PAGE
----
Ever since the Thatcher era, British politics has been governed by the belief that the left won the culture war and the right won the economic war. Yet increasingly it feels as if the reverse is now the case. The left is winning the debate on the need for greater financial regulation and taxation of the wealthy, while the right is winning the debate on the need for a new social conservatism to heal Britain’s “broken society”. In their opposition to a mansion tax, the Tories have positioned themselves on the wrong side of this divide. Until they do otherwise, that picture of the “dreaded posh family” will continue to define them.

Ed Miliband and Swedish Social Democratic leader Stefan Lofven talk after a visit at the Royal Institute of Technology in Stockholm, Sweden. Photograph: Getty Images.

George Eaton is political editor of the New Statesman.

This article first appeared in the 25 February 2013 issue of the New Statesman, The cheap food delusion

Getty
Show Hide image

What is the Scottish Six and why are people getting so upset about it?

The BBC is launching a new Scottish-produced TV channel. And it's already causing a stooshie. 

At first glance, it should be brilliant news. The BBC’s director general Tony Hall has unveiled a new TV channel for Scotland, due to start broadcasting in 2018. 

It will be called BBC Scotland (a label that already exists, confusingly), and means the creation of 80 new journalism jobs – a boon at a time when the traditional news industry is floundering. While the details are yet to be finalised, it means that a Scottish watcher will be able to turn on the TV at 7pm and flick to a Scottish-produced channel. Crucially, it will have a flagship news programme at 9pm.

The BBC is pumping £19m into the channel and digital developments, as well as another £1.2m for BBC Alba (Scotland’s Gaelic language channel). What’s not to like? 

One thing in particular, according to the Scottish National Party. The announcement of a 9pm news show effectively kills the idea of replacing News at Six. 

Leading the charge for “a Scottish Six” is John Nicolson, the party’s Westminster spokesman for culture, media and sport. A former BBC presenter himself, Nicolson has tried to frame the debate as a practical one.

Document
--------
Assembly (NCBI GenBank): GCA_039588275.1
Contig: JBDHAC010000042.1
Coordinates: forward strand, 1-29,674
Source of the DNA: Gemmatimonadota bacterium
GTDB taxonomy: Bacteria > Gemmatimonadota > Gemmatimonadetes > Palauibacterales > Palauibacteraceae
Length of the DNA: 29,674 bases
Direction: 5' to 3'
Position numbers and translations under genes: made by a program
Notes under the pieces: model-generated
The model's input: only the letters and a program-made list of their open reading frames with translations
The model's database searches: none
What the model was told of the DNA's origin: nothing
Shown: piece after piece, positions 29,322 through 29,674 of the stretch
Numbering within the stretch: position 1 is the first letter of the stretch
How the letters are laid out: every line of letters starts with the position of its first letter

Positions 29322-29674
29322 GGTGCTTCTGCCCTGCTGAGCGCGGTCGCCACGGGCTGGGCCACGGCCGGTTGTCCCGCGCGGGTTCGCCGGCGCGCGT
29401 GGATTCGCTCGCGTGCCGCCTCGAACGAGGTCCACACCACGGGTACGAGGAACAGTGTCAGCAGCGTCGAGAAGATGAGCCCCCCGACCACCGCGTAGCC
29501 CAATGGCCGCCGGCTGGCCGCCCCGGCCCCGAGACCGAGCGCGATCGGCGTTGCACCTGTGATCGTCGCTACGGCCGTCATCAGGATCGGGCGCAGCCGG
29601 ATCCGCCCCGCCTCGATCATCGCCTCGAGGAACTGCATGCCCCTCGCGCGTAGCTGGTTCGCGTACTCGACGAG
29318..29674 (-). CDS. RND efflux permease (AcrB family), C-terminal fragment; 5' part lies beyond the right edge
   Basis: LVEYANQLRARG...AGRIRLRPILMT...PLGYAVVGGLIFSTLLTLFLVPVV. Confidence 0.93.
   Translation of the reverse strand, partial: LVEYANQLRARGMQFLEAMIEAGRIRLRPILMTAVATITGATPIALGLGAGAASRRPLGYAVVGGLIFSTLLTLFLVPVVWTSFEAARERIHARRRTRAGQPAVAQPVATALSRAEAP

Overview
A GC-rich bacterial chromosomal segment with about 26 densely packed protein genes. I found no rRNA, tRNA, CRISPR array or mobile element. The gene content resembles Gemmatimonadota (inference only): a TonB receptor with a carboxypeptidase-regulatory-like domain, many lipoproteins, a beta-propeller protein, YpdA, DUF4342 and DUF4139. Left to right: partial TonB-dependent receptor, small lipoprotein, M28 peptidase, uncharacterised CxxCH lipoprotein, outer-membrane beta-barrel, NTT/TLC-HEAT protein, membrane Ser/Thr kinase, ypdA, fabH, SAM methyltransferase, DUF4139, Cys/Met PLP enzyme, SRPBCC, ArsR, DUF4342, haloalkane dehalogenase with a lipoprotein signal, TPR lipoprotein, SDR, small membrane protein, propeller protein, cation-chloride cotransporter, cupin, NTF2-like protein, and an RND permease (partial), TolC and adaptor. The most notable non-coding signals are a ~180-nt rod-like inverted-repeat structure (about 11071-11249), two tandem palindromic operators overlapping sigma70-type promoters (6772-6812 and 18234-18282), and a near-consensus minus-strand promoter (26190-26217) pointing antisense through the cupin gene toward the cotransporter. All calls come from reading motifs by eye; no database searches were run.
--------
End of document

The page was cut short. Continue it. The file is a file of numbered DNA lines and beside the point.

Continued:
“Look at the running order this week,” he told the Today programme:

“You’ll see that the BBC network six o’clock news repeatedly runs leading on an English transport story, an English health story, an English education story. 

“That’s right and proper because of the majority of audience in the UK are English, so absolutely reasonable that English people should want to see and hear English news, but equally reasonable that Scottish people should not want to listen to English news.”

The SNP’s opponents think they spy fake nationalist outrage. The Scottish Conservatives shadow culture secretary Jackson Carlaw declared: “Only they, with their inherent and serial grievance agenda, could find fault with this.” 

The critics have a point. The BBC has become a favourite punch bag for cybernats. It has been accused of everything from doctored editing during the independence referendum to shrinking Scotland on the weather map

Meanwhile, the SNP’s claim to want more coverage of Scottish policies seems rather hollow at a time when at least one journalist claims the party is trying to silence him

As for the BBC, it says the main reason for not scrapping News at Six is simply that it is popular in Scotland already. 

But if the SNP is playing it up, there is no doubt that TV schedules can be annoying north of the border. When I was a kid, at a time when #indyref was only a twinkle in Alex Salmond’s eye, one of my main grievances was that children’s TV was all scheduled to match the English holidays. I’ve migrated to London and BBC iPlayer, but I do feel truly sorry for anyone in Glasgow who has lost half an hour to hearing about Southern Railways. 

Then there's the fact that the Scottish government could do with more scrutiny. 

“I’m at odds with most Labour folk on this, as I’ve long been a strong supporter of a Scottish Six,” Duncan Hothershall, who edits the Scottish website Labour Hame. “I think the lack of a Scotland-centred but internationally focused news programme is one of the factors that has allowed SNP ministers to avoid responsibility for failures.”

Still, he’s not about to complain if that scrutiny happens at nine o’clock instead: “I think the news this morning of a new evening channel with a one hour news programme exactly as the Scottish Six was envisaged is enormously good news.”

Let the reporting begin. 

Julia Rampen is the editor of The Staggers, The New Statesman's online rolling politics blog. She was previously deputy editor at Mirror Money Online and has worked as a financial journalist for several trade magazines.